With careful market research, strategic partnerships, and a strong digital presence, foreign beauty brands can tap into this opportunity and succeed in China’s dynamic and growing beauty market.

Is it the right time for your brand?

With China’s economy rebounding and consumer demand continuing to grow, many foreign brands are considering entering the Chinese market for the first time or expanding their existing presence.

However, before making the move, it’s important to carefully evaluate whether it is the right time for your brand to enter China.

Some key considerations include:

  • Market fit
  • Competition
  • Regulatory requirements
  • Availability of local partners and resources.

Whilst there is not set stage or size of business these are how I assess the likelihood of success:

1️⃣ Are you well established in your home market – good traction, strong sales, in key retailers?

2️⃣ Do you have a strong product story – your USP is it fluffy? Is it product related? Can you back it up with science? Reviews?

3️⃣ Do you have money to invest – even well-established brands need to invest to get known in China. You can’t expect to do it for free. Most distributors will require support for marketing

4️⃣ Do you have anyone inside China selling your product on the grey market? This is a good sign if you do…means there is demand

5️⃣ Are any overseas Chines talking about you on Chinese social channels?

If you say yes to all of these you are on a good track – if yes to some and not others then there maybe some steps you need to take before jumping in.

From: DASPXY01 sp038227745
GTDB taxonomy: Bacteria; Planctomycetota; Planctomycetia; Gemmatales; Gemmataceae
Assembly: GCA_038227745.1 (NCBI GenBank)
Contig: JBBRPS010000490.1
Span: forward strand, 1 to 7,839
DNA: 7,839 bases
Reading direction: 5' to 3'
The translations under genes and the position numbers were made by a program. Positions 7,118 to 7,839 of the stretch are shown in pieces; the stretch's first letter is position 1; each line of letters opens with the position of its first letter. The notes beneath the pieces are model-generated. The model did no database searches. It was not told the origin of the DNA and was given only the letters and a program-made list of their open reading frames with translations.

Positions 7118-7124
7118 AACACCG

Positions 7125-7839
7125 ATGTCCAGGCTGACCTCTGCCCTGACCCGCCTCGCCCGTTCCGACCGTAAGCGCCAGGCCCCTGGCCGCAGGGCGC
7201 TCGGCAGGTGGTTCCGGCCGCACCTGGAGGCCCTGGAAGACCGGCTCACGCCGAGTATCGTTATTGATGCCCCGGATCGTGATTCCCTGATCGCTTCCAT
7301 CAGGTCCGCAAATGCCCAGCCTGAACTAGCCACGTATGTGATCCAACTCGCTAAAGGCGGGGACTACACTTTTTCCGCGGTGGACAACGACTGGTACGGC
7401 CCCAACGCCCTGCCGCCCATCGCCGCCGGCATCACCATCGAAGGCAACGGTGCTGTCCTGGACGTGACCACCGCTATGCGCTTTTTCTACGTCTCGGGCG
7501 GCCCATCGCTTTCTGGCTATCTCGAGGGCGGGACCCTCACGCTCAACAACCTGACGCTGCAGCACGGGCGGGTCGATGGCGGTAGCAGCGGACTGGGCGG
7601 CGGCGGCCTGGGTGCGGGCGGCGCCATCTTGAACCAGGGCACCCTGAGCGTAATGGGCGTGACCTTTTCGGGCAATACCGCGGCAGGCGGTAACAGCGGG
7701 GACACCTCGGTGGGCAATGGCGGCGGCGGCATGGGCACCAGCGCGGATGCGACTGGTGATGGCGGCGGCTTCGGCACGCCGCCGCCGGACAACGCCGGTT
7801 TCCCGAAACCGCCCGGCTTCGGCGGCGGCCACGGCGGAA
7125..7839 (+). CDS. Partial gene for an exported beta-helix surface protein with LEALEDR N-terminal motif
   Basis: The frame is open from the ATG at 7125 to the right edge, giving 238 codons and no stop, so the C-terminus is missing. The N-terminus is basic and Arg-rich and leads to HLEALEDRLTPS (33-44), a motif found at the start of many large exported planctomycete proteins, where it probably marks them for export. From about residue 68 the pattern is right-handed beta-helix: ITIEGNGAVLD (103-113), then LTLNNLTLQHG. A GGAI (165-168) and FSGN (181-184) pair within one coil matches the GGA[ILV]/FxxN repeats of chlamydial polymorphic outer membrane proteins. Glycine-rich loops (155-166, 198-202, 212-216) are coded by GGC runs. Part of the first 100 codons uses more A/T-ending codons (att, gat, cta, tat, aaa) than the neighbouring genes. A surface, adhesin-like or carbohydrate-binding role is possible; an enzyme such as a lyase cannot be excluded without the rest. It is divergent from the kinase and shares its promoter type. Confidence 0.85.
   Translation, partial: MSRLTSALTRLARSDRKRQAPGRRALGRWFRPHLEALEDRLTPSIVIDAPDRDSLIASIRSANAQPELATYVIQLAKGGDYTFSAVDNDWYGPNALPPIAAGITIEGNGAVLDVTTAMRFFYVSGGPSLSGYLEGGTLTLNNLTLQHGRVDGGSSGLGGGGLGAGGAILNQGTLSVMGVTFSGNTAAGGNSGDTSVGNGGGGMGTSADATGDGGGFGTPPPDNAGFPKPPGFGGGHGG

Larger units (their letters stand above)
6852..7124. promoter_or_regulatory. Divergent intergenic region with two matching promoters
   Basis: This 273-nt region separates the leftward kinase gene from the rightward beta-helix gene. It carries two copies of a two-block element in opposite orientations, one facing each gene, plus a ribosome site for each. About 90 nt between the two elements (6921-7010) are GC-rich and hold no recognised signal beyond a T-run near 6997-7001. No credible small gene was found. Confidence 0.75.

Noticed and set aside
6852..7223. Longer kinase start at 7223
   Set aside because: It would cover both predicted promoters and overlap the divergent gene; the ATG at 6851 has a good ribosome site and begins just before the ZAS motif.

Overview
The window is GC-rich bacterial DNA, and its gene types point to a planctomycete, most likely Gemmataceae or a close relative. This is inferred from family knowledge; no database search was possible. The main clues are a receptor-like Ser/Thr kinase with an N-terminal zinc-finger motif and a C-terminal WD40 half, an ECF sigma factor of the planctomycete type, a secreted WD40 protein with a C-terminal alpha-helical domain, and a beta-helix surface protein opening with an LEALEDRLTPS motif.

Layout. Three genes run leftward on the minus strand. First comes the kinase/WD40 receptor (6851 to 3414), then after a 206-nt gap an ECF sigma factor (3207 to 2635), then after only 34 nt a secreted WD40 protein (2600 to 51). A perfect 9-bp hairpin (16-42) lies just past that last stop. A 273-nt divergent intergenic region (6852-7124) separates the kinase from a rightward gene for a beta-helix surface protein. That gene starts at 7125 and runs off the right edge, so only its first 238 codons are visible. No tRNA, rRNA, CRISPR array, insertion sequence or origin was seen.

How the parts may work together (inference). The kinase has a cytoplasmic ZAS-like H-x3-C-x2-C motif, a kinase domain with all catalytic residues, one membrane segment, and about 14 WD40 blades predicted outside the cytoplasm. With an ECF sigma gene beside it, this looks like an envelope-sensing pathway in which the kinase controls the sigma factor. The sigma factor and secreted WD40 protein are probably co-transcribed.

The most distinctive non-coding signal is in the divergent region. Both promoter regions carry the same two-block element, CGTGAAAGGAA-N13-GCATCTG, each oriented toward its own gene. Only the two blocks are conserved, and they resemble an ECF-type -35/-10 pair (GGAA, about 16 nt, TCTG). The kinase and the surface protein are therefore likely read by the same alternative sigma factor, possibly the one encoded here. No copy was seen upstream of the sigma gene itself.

By carefully assessing these factors and developing a clear market entry strategy, foreign brands can enter China at the right time and maximize their chances of success.

My Final Thoughts

China has been pushed to the back of many investors’ and boards’ radar over the last 12 months with its internal struggles.

We are now coming out of this phase – China is open for business and its consumers are going to be travelling, studying and exploring more foreign brands.

Chinese Beauty brands are not to be dismissed as they are an important part of the market and provide strong competition in most categories. But Chinese people do not want to exclusively buy Chinese brands. They want to buy the best solutions for their personal needs.

Brands who will succeed in China over the next 12 months will understand this. There is no quick win in this market you need to adapt, create and understand your local consumer. You need to invest time and money and you need a lot of patience but the rewards are there.

Good luck with your China journey and do get in touch if you want to discuss more.

You may also read this article about brands in China

https://cleanbeautyasia.com/not-just-big-brands-get-counterfeited

You may also watch full podcast episodes on my Youtube Chanel by visiting this link:

https://www.youtube.com/channel/UCfUYj9VoKUXMKNRM5ILxrMw

Or listen to full podcast episodes on Anchor & Spotify: https://spotifyanchor-web.app.link/e/OitGmi44Kub

1 thought on “<strong>China is open – what does this mean for foreign brands</strong>”

  1. The shift from a strict Covid Zero policy to opening up in China indeed brought about significant challenges for businesses in 2022, as highlighted in your blog. The impact of the COVID-19 pandemic on operations and supply chains was felt across the country. The sudden wave of cases in December and January added to the complexity, leaving consumers shocked and contributing to a dent in consumer confidence.

    It’s encouraging to note that by the Chinese New Year towards the end of January, cases were on the decline, especially in major cities. The adaptability of some businesses in China during these trying times is commendable. Your insight into how the pandemic led to increased savings and a subsequent decrease in spending, impacting GDP, provides a comprehensive understanding of the economic landscape.

    As China reopens, it will be interesting to observe how businesses, both local and foreign, navigate this evolving market. The resilience and adaptability displayed by some businesses during the challenges of 2022 hint at the potential for recovery and growth. Looking forward to more updates on how foreign brands are approaching and capitalizing on the opportunities in the now open Chinese market.